before I start my 3 part apology, let me begin by saying... ;) no seriously, let me first say that I have nothing against you, and that I hope you didn't infer "hate" from my short comment, which merely stated 1) that phrases like "I'm the author of..." and "I wrote the first book on..." have marketing (and archetype branding) value in and of themselves. [Update: You state as much yourself in your most recent blog post: "...books have this incredible power to them: they act as visible social proof that you might know something."]
2) That it's silly to assume that one would have to write every word of a book oneself when it comes to non-fiction. If you in fact are finding the time to do so on top of all your myriad other social media marketing activities, more power to you. But I see nothing wrong with farming out the grunt work on "advice books that basically tell you things you already know"...
3) Something about thin gruel, to which I added: "There are exceptions." E.g. I curated some key points from your 50 Google+ Observations over here because they were useful in structuring one's thoughts around during the first week or so:http://alexschleber.amplify.com/2011/07/04/curated-from-chris-brogans-50-google-observations/
Some detailed responses:
>> "most all of my writing is pretty thin gruel...I'm pointing out basic human marketing or business tactics and ideas that most people don't do well. The most top-selling books of all time are advice books that basically tell you things you already know and sell hundreds of thousands of new copies every year..."
- Fair enough, and +1 on the refreshing honesty. :) I don't see that as a standard to aspire to
however. For myself. To each his own.
>> "It's guaranteed that the book will talk about things that end up changing by the time it's crushed and printed into a dead tree. Who gives a shit? You don't own books that are made less useful in SOME regards? One of my favorite business books ever existed before email and still sells without a single mention of email or the internet. It's still pretty good. :)"
- I assume you addressed this to someone else because I didn't say anything about this. Of course things change all of the time. My guess is that people were questioning whether you could write something remotely substantive on a platform in "field trial", that is still subject to potential changes as far ranging as Google+ still is.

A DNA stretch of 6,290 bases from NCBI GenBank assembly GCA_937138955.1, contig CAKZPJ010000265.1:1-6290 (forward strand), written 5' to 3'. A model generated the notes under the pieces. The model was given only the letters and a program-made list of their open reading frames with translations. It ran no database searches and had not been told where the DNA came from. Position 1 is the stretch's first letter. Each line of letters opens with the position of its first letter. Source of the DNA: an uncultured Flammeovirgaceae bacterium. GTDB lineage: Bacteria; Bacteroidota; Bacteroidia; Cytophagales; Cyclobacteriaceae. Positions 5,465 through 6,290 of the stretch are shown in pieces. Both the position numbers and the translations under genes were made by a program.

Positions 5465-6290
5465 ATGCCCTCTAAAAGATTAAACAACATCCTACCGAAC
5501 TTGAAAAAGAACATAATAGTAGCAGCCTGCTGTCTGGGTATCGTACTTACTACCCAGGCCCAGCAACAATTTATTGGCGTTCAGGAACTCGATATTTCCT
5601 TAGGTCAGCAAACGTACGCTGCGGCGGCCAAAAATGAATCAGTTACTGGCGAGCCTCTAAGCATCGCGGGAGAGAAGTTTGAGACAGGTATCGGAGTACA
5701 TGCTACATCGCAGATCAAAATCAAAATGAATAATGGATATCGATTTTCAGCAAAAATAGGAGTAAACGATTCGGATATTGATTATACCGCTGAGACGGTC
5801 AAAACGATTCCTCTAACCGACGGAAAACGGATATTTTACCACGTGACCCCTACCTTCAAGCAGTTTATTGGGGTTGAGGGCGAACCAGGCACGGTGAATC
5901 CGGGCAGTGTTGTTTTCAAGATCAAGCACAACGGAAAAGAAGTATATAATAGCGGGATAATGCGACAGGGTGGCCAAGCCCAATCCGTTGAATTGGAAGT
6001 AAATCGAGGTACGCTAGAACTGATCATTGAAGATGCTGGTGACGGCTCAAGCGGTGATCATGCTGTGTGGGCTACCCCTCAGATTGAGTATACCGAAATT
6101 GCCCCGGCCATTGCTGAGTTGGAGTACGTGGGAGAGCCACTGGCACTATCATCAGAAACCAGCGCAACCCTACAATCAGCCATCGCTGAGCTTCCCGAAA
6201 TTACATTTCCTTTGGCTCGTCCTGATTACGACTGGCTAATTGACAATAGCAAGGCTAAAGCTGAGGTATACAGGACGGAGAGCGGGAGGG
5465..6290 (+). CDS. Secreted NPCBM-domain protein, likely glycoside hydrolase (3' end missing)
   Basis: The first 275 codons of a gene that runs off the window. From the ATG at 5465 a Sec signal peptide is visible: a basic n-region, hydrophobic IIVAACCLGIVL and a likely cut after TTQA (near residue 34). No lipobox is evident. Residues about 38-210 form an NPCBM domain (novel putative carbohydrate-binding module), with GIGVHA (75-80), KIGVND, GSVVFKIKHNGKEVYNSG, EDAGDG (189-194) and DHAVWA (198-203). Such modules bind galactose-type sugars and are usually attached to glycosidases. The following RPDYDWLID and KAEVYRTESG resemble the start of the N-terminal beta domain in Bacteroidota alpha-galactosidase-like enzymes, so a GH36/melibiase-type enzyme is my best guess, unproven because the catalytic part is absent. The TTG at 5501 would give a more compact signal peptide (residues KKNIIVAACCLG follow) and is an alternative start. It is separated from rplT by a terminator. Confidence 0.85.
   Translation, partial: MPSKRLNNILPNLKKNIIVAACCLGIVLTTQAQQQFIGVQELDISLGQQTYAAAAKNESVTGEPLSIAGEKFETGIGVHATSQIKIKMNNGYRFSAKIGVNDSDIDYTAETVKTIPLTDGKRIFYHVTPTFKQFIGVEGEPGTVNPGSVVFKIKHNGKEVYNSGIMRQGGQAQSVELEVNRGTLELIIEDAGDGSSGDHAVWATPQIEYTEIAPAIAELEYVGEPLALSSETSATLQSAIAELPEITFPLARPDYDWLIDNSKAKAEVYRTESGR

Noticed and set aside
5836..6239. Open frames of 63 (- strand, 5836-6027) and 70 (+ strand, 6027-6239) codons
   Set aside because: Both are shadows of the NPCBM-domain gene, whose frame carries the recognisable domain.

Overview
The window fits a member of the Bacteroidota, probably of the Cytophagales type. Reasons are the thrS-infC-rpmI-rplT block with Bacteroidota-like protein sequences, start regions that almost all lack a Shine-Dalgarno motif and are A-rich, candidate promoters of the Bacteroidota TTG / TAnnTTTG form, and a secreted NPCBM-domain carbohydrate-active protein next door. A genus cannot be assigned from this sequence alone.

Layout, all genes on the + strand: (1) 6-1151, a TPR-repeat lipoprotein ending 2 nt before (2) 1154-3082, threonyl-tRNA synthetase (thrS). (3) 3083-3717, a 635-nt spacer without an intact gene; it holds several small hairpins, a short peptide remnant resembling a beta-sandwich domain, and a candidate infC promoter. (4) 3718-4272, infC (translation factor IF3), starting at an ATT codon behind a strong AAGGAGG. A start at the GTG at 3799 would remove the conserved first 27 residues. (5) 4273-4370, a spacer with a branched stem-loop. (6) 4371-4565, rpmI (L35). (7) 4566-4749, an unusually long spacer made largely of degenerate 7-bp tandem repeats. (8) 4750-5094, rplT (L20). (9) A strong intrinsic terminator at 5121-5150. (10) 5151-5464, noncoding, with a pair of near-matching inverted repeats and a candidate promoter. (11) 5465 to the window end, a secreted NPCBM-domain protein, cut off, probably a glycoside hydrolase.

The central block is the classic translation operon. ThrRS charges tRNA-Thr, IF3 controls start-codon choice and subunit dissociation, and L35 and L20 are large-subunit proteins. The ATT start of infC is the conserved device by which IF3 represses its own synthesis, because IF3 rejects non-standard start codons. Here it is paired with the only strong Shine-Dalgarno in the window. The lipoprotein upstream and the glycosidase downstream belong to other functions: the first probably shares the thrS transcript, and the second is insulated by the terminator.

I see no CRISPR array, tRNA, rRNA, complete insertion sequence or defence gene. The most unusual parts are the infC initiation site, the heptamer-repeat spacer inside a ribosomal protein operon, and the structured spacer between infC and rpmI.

>> "And I'm not upset or defensive about any of this. I'm just always surprised by how people [<- passive-aggressive construction]
go absolutely crazy decrying what an evil person I must be for writing a book that none of you need to buy. I'm not writing it for you. I'm writing it for the people you dislike, who have all the money and who want to better understand what you do as second nature. It's okay to not like it. Just tell those people with all the money to like it. : )"
- Again, I must assume that you are mostly referring to some of the other commenters, but since you placed this as a continuation of something addressed to me, I can't be sure. Just for the record, I never used the word 'evil', nor do I think that my original comment could be characterized as anywhere near "going absolutely crazy".
I don't see what any however mild criticism of your project has to do with the "people you [we] dislike" (projection?), and what it would mean that they are presumably those "who have all the money". All
the money? As in: People who criticize you by definition must have none?! Or is it more like: "the people with all the money they are willing to give to me..."?! The world view potentially underlying these phrases worries me a little to be honest with you...
That said, I've recently been contemplating this mantra from the "Cult Of Done Manifesto" a lot:
"9. People without dirty hands are wrong. Doing something makes you right. ...
12. If you have an idea and publish it on the internet, that counts as a ghost of done..."
So in some sense you must be right for simply getting to: "I wrote the book on Google+". Will sound great at a conference too. ;)